Highlights saved before July 30, 2012 will not be displayed on their respective source pages.

You can easily re-create the highlights by opening the book page or article, selecting the text, and clicking “Highlight.”

Citations (0)
Some of your citations are legacy items.

Any citation created before July 30, 2012 will labeled as a “Cited page.” New citations will be saved as cited passages, pages or articles.

We also added the ability to view new citations from your projects or the book or article where you created them.

Notes (0)
Bookmarks (0)

You have no saved items from this article

Project items include:
  • Saved book/article
  • Highlights
  • Quotes/citations
  • Notes
  • Bookmarks
Notes
Cite this article

Cited article

Style
Citations are available only to our active members.
Buy instant access to cite pages or passages in MLA, APA and Chicago citation styles.

(Einhorn, 1992, p. 25)

(Einhorn 25)

1. Lois J. Einhorn, Abraham Lincoln, the Orator: Penetrating the Lincoln Legend (Westport, CT: Greenwood Press, 1992), 25, http://www.questia.com/read/27419298.

Cited article

'Betrayal' of an Iraq War Hero; Senior Officer Cleared over Prisoner Abuse Quits Army after Fears of Fresh Inquiry
Settings

Settings

Typeface
Text size Smaller Larger Reset View mode
Search within

Search within this article

Look up

Look up a word

  • Dictionary
  • Thesaurus
Please submit a word or phrase above.
Print this page

Print this page

Why can't I print more than one page at a time?

Help
Full screen

matching results for page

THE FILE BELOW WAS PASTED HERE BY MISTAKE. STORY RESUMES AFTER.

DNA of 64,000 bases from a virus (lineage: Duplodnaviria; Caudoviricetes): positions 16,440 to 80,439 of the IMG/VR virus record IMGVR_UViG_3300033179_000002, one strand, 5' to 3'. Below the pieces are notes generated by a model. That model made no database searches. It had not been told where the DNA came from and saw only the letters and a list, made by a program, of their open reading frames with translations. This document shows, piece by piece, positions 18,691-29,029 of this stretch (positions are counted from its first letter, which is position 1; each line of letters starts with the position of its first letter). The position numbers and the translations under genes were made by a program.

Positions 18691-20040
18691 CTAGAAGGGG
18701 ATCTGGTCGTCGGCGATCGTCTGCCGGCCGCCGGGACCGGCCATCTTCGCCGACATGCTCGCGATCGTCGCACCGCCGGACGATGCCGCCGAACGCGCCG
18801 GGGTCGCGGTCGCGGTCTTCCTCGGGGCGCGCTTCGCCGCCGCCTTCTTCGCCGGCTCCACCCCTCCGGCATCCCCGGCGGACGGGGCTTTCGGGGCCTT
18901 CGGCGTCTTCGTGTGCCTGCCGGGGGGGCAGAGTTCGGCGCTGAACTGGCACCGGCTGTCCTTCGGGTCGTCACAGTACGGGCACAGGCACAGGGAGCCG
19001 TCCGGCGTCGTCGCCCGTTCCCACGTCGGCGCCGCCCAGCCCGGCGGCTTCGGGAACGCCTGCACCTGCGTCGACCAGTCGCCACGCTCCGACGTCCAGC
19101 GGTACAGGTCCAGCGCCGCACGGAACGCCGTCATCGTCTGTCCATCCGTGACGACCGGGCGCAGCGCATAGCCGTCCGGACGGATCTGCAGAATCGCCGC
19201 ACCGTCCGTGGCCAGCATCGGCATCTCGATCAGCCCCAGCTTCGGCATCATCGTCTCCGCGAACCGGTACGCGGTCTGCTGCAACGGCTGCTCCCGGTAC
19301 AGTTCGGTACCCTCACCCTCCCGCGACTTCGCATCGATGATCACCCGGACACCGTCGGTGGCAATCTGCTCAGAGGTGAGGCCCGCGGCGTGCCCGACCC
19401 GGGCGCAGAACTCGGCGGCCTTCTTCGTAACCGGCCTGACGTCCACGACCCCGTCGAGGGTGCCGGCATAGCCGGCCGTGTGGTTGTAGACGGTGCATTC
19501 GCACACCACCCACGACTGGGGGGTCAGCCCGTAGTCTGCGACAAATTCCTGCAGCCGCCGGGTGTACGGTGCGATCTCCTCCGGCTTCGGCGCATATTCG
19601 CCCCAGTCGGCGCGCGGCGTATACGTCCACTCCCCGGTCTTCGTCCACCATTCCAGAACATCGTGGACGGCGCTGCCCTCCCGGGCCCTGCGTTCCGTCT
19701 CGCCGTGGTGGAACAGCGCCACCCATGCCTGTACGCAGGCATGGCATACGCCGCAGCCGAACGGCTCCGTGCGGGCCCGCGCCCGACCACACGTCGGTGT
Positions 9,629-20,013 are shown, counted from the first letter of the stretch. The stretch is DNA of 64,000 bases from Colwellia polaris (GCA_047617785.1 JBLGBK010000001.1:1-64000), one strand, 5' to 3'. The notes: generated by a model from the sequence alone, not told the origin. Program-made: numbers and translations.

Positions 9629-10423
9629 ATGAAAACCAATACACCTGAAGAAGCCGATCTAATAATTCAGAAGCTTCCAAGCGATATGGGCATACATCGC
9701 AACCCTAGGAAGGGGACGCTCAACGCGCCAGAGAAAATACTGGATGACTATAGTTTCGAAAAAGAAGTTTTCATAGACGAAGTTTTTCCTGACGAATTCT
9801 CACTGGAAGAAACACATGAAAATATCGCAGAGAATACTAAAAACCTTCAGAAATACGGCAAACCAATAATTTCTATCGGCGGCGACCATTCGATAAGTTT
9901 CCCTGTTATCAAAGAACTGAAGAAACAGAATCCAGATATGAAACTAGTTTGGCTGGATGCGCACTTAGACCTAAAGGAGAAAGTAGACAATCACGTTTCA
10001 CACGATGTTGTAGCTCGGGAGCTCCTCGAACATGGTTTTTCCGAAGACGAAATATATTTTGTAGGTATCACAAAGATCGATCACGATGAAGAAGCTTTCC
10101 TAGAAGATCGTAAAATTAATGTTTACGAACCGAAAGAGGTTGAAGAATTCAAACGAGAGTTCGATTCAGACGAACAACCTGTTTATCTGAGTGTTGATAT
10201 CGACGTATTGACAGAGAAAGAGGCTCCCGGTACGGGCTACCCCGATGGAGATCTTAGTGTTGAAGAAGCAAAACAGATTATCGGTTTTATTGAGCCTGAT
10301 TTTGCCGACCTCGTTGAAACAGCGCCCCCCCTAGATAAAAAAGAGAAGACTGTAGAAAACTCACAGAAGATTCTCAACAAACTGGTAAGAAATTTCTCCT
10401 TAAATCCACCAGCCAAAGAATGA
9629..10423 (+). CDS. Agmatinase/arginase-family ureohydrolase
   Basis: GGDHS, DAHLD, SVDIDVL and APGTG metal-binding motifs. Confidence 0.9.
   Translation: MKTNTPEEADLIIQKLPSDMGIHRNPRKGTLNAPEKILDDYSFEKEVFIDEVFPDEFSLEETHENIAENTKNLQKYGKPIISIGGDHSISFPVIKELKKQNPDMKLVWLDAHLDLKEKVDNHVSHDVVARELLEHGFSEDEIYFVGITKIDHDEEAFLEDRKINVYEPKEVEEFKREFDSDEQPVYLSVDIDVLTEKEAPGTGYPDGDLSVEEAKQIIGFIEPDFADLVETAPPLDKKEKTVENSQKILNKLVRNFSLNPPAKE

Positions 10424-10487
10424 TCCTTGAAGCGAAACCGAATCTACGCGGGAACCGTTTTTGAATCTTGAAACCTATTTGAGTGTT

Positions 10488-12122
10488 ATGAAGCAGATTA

Questia reader help

    How to highlight and cite specific passages

    1. Click or tap the first word you want to select.
    2. Click or tap the last word you want to select, and you’ll see everything in between get selected.
    3. You’ll then get a menu of options like creating a highlight or a citation from that passage of text.

    OK, got it!

    Cited passage

    Style
    Citations are available only to our active members.
    Buy instant access to cite pages or passages in MLA, APA and Chicago citation styles.

    "Portraying himself as an honest, ordinary person helped Lincoln identify with his audiences." (Einhorn, 1992, p. 25).

    "Portraying himself as an honest, ordinary person helped Lincoln identify with his audiences." (Einhorn 25)

    "Portraying himself as an honest, ordinary person helped Lincoln identify with his audiences."1

    1. Lois J. Einhorn, Abraham Lincoln, the Orator: Penetrating the Lincoln Legend (Westport, CT: Greenwood Press, 1992), 25, http://www.questia.com/read/27419298.

    Cited passage

    Thanks for trying Questia!

    Please continue trying out our research tools, but please note, full functionality is available only to our active members.

    Your work will be lost once you leave this Web page.

    Buy instant access to save your work.

    Already a member? Log in now.

    Author Advanced search

    Oops!

    An unknown error has occurred. Please click the button below to reload the page. If the problem persists, please try again in a little while.